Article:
World Alzheimer’s Month – How Dementia and Personality Interact

Today’s re-blog as part of World Alzheimer’s Month focuses on an article by Beth Britton about how dementia and personality interact.

“Every day can, and often is, very different. Sometimes the changes in a person’s personality may be more, or less, pronounced. If they become less pronounced, you may feel like the person is ‘returning to their old self’, only to see the ‘reversal’ of that the next day, week or month.”

How dementia and personality interact

Sunday Musings – 23 Sept 2018

After a quiet start to the week Wednesday saw me off to Birmingham to stay at Woodbrooke for a few days me time.

Woodbrooke

 

While at Woodbrooke, for me, I felt and saw the arrival of Autumn, the crisp morning air and the green leaves on the trees turning brown and falling.

YoungDementiaUkConference

On Thursday I was at the Young Dementia UK conference at “The Studio” in the centre of a rainy Birmingham.

For me, it was an opportunity missed, too many graphs and figures.

It should have been an opportunity to showcase the work of people living with Dementia under the age of 65, to show what can be achieved with inclusive post-diagnosis support, services and rehabilitation.

To get out the message that the way Dementia is portrayed by society, Governments, Healthcare Systems, and the media is wrong, to turn the negative narrative into a positive one.

To get the message out that you can live your life within the reducing limits of your Dementia following a diagnosis of Dementia.

During the lunch break, I was able to meet Dr Richard Hawkins and Mark Ivory from the Journal of Dementia Care and Eloisa Stella, Vice-President and co-founder of Novilunio Onlus Association amongst others.

The highlight was a “Dementia Diaries Live”

DemDiariesLiveYDUKconference

performed by Diarists, Dory (Teresa Davies), Carol Fordyce and Peter Berry.

WAD

Friday was World Alzheimer s Day in support of which I had posted a number of articles and it was time to travel home. I enjoyed my time at Woodbrooke and the staff were fantastic and supportive as ever.

Also, Dementia Alliance International announced that CEO and co-founder Kate Swaffer was deservedly this years winner of the Richard Taylor Advocate Award .

Late on Friday night was the Dementia Alliance International Action Group meeting, a fantastic group of people worldwide, challenging the stigma and human rights abuses, who campaign for change not for themselves but everyone living with or supporting people with Dementia.

The weekend has been one of recovery from my travels, catching up with emails and social media and some new opportunities.

Peter Berry’s 64th weekly video is now available on YouTube

WorldAlzMonth

Today’s re-blog as part of World Alzheimer’s Month focuses on an article by Philly Hare of Innovations in Dementia CIC, titled “Why dementia MUST be seen as a disability”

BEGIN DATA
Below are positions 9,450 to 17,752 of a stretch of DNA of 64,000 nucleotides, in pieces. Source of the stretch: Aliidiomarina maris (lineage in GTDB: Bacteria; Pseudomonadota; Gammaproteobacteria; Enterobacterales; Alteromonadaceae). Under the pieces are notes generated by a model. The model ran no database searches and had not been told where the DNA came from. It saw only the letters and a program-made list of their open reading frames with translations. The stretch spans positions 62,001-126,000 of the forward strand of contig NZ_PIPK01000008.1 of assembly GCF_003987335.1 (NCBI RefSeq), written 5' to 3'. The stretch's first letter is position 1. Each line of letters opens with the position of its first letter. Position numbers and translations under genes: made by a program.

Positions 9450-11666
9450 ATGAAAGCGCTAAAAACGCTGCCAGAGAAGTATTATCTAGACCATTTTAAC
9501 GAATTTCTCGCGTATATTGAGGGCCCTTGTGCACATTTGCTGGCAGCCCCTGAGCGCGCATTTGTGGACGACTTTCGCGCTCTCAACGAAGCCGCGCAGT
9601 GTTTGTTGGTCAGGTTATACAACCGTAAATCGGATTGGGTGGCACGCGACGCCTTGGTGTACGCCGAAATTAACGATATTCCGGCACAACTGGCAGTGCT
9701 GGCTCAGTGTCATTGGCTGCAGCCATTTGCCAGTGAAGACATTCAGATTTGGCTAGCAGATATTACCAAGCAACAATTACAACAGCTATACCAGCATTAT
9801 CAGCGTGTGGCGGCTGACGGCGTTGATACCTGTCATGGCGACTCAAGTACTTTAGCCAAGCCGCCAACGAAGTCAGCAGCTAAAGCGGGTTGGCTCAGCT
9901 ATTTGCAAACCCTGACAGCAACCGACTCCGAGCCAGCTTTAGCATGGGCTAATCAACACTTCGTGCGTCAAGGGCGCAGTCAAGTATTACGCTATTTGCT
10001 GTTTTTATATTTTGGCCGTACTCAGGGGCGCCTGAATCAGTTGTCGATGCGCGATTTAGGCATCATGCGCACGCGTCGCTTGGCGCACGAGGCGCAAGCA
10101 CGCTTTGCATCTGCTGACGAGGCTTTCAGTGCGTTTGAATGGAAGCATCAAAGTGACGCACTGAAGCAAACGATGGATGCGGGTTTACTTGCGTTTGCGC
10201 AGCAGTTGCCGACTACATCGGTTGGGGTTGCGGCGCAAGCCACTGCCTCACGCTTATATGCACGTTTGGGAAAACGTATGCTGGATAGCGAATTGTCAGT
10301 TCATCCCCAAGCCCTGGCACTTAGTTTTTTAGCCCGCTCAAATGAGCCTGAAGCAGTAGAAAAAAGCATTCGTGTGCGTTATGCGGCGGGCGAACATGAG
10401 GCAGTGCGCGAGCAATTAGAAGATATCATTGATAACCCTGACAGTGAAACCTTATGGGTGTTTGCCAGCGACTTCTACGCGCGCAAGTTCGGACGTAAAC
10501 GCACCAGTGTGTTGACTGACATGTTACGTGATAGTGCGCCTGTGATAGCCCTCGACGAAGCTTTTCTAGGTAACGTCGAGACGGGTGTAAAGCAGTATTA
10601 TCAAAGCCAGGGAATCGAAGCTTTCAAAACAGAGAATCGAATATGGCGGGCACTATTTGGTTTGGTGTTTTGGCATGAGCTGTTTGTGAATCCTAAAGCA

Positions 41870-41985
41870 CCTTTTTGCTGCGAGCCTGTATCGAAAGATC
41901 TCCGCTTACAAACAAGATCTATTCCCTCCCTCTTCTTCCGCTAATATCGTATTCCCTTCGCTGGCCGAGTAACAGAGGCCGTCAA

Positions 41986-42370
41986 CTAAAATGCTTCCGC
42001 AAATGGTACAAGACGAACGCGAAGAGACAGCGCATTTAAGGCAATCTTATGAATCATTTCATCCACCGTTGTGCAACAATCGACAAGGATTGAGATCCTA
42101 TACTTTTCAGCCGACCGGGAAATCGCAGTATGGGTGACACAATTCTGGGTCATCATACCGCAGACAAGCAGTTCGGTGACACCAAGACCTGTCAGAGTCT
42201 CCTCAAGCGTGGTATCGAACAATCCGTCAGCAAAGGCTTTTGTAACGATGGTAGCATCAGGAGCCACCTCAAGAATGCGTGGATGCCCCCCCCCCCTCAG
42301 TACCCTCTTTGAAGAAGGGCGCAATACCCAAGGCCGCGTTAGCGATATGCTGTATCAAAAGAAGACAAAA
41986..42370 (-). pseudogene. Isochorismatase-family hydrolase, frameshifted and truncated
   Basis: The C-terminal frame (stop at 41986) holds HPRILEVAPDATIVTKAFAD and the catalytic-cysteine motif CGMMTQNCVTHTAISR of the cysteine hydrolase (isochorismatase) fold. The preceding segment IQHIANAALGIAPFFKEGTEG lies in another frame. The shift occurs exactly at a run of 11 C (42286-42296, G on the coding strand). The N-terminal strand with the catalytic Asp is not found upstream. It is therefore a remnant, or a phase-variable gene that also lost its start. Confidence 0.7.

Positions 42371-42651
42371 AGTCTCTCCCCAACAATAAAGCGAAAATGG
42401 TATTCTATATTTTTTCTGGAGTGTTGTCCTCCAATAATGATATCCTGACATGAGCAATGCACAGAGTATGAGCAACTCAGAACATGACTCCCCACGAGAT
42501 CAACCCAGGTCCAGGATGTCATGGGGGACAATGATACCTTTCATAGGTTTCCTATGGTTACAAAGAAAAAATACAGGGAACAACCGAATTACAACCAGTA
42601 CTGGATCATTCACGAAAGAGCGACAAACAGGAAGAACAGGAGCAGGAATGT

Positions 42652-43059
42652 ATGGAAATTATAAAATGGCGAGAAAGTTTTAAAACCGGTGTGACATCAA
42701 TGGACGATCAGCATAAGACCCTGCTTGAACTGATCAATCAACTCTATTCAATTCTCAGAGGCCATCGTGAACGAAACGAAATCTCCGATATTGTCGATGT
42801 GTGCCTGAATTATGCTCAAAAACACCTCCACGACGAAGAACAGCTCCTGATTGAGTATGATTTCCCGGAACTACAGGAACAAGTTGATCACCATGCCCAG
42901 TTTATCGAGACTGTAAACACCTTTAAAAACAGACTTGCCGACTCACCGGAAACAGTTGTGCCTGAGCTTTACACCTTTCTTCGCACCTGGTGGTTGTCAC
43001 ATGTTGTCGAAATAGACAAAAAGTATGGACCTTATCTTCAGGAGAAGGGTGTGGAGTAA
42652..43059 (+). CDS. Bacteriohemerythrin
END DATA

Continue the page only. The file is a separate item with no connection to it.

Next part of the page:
“So what do people need in order to live well with this particular disability, dementia? They need an approach based on recognition of their human rights, not one defined by funding constraints and/or an over-sensitivity to perceived risk. They need an approach based on the ‘social model’ not the ‘medical model’. They need to be listened to – to have their expertise recognised. They need to be enabled, supported to contribute. And they need to be included not excluded.”

Why Dementia Must Be seen as a Disability

SundayPapers

Finally, in the Sunday papers, a couple, married for 67 years being Torn Apart by the healthcare system in the UK.

Another example of why healthcare should not be decided on cost but should be inclusively state-funded via taxation for everyone, regardless of social standing or disease.

Politicians talk of a “Civil Society”, it’s time we had one.

 

 

World Alzheimer’s Month – 10 seldom-mentioned “side effects” of using antipsychotics in long-term dementia care, which are also 10 more good reasons we should #BanBPSD

Today’s re-blog as part of World Alzheimer’s Month focuses on an article by Susan Macaulay which comments on 10 seldom-mentioned “side effects” of using antipsychotics in long-term dementia care, which are also 10 more good reasons we should #BanBPSD.

“There are a tonne of reasons not to give antipsychotics to people who live with Dementia. There are also a tonne of reasons why people are given antipsychotic medications in long-term care, most of which have something to do with their normal responses to adverse conditions and poor care approaches, and nothing to do with Dementia. The normal human responses are pejoratively labelled, and erroneously attributed to Dementia.”

10 seldom-mentioned “side effects” of using antipsychotics in long-term dementia care, which are also 10 more good reasons we should #BanBPSD

World Alzheimer’s Day – The Journey Continues…

After the first 4 years of my journey with Dementia, 2018 marked the beginning of change in my journey with Dementia.